Fart Battles of the He-gassen Handscrolls Brought Toilet Humor to Life
Japanese art is full of surprises, including rowdy depictions of phallic contests, intercourse tournaments, and the unforgettable he-gassen fart battles. Bawdy, boisterous and downright delightful, the he-gassen scrolls first came to Western attention in 2012 when the Daily Mail published an article linking them with Edo-era xenophobia. But, is there any truth to rumors linking Japanese fart battles with political commentary on Japan's distrust of European influence?
He-gassen, meaning “fart competitions,” were Japanese art scrolls depicting flatulence humor. A trend which first appeared during the Heian period (794 to 1185), one of the most famous of these handscrolls is owned by Waseda University Library. On it is a note stating it was an 1846 copy of a 1680 original.
The Waseda scroll features characters unleashing their flatulent fury like you've never seen before. Thunderous blasts abound in this mother of he-gassen fart battles, where entire villages are destroyed, trees uprooted and animals propelled into the air by the sheer force of flatulence. Meanwhile, hapless targets try to defend themselves with facemasks and fans, in a series of humorous scenes which will literally blow you away.
The flatulence on display at the farting battles of the he-gassen handscrolls were even able to pierce a hole in the shoji screen walls of Japanese homes. (Public domain)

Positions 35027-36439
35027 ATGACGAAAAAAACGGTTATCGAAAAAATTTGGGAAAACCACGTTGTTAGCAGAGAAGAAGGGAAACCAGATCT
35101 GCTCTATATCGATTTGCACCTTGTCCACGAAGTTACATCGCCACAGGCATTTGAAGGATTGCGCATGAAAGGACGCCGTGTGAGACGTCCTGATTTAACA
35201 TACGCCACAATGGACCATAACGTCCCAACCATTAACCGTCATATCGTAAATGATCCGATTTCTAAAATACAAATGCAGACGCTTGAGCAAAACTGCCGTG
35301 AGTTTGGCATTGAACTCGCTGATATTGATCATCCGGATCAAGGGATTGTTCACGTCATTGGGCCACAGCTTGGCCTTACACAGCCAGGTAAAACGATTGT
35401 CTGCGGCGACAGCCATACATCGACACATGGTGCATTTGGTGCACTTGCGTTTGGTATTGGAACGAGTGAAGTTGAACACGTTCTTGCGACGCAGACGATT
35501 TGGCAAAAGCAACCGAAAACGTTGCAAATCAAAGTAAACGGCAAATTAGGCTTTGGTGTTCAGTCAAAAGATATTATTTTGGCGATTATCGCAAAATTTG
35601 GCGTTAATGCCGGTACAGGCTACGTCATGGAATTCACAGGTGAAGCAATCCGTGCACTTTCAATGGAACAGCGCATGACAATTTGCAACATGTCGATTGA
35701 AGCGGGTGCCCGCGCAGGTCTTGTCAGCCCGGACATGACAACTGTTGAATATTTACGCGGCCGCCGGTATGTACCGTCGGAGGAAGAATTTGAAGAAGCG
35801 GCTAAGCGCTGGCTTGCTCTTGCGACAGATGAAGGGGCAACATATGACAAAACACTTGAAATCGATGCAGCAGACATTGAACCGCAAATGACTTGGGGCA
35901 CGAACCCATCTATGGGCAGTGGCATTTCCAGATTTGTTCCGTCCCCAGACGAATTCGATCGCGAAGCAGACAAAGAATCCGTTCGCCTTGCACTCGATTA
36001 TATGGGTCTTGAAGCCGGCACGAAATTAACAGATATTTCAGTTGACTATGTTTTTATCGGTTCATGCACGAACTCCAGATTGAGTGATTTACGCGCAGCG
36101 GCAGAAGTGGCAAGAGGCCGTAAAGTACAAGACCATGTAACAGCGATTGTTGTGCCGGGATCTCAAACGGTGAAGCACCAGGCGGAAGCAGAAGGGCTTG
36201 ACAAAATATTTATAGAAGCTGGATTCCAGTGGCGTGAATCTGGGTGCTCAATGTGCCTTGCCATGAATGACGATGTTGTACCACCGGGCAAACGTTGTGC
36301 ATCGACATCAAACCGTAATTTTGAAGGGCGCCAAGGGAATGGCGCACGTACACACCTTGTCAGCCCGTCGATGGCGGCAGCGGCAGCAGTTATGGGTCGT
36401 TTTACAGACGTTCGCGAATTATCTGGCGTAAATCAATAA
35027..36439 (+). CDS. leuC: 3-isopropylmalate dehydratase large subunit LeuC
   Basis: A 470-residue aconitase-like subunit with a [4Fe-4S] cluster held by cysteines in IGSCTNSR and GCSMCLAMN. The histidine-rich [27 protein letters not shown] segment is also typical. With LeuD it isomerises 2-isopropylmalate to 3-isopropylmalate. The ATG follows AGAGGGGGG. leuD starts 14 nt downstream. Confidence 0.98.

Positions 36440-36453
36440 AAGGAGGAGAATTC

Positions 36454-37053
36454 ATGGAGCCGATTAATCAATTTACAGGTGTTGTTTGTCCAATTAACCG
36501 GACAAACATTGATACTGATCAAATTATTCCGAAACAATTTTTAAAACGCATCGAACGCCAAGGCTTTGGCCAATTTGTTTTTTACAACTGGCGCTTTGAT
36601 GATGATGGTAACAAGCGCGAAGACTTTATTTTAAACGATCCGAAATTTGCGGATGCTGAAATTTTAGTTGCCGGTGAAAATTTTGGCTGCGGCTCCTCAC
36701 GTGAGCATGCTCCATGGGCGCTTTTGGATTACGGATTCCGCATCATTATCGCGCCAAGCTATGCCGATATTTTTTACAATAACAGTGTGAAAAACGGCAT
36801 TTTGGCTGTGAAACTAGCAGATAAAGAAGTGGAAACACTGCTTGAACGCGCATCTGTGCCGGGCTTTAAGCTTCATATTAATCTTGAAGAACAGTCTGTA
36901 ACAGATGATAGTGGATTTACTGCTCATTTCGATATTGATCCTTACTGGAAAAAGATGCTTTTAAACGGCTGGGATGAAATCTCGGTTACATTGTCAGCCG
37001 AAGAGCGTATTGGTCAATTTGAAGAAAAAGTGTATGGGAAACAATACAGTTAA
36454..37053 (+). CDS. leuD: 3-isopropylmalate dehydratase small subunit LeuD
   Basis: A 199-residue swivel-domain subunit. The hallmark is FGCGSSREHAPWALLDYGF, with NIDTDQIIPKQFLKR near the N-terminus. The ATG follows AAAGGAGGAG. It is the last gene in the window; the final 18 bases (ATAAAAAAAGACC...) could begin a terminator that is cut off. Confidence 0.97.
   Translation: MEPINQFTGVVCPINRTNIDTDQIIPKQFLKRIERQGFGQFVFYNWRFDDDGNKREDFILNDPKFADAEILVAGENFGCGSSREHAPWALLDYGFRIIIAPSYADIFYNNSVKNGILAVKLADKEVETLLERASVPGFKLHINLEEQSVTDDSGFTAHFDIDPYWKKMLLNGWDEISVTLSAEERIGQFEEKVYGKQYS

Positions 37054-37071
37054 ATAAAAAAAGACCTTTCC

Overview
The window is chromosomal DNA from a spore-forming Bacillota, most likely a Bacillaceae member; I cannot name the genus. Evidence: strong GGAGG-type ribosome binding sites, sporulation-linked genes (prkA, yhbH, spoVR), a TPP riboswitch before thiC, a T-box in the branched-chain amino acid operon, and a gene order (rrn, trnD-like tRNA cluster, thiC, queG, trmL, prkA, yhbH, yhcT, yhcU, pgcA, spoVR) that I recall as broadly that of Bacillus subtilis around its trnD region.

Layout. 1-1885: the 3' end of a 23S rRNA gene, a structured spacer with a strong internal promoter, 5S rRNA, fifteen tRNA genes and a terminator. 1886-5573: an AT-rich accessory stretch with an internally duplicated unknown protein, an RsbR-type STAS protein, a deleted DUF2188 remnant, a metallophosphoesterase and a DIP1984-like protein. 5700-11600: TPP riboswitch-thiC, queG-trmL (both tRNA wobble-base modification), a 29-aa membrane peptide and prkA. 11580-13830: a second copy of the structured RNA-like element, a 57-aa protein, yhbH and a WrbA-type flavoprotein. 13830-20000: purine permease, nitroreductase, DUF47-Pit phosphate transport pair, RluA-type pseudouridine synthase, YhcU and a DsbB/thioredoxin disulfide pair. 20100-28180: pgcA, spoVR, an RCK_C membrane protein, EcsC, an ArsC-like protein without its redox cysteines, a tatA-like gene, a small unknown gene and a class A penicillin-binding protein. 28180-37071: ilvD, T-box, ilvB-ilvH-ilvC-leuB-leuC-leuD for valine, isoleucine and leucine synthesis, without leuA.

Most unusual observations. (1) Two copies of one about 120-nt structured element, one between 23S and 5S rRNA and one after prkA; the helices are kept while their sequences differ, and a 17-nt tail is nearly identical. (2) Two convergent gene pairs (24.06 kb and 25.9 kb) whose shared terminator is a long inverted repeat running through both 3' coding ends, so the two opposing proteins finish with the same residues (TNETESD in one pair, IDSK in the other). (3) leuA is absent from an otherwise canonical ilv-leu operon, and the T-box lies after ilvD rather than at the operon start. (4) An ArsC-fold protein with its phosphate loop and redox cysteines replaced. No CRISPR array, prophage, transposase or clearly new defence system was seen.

Without citing any sources, the Daily Mail labeled the "sinister" he-gassen handscroll a political commentary on “increasing intrusion of Europeans in Japan during the Edo period.” However, the Ask Historians Reddit community, which promotes thorough research and commentary, discredited the paper's assumptions, calling out their sensationalist lack of factual evidence. The Daily Mail's fake news spread like wildfire, picked up by other publications all over the internet.
Japanese art actually has a long history of depicting fart battles, with roots dating as far back as the 12th century. This raunchy art is part of the shunga erotic art tradition. Shunga, a subset of medieval ukiyo-e woodblock art, flourished during Japan's Edo period (17th-19th centuries) due to patronage from the wealthy and hedonistic chonin merchant class.
The Waseda he-gassen handscroll even depicted the tactic of trapping farts in bags and releasing them during battle. (Public domain)
Fart battles and phallic contests were not limited to the early modern era. The larger-than-life phalluses of the shunga, were actually inherited from kachi-e paintings, whose oldest example, the Mitsui handscroll, is on display at the Mitsui Memorial Museum in Tokyo. Dating back to between the 12th and 16th century, although probably a copy of a medieval original, this handscroll depicts not just a phallic contest but a farting battle.
The he-gassen scrolls were a lighthearted tradition in Japanese art, the Eastern equivalent of toilet humor. “Whereas early modern Western scatology in literature and visual art tends to point to a specific object to criticize, in the case of the hõhi gassen [ he-gassen], its critical intention is not obvious,” concluded Akiko Yano in Japan Review. So sit back, relax, and let the farting commence!
Top image: The Japanese Waseda he-gassen handscroll depicted farts so powerful they could uproot trees. Source: Public domain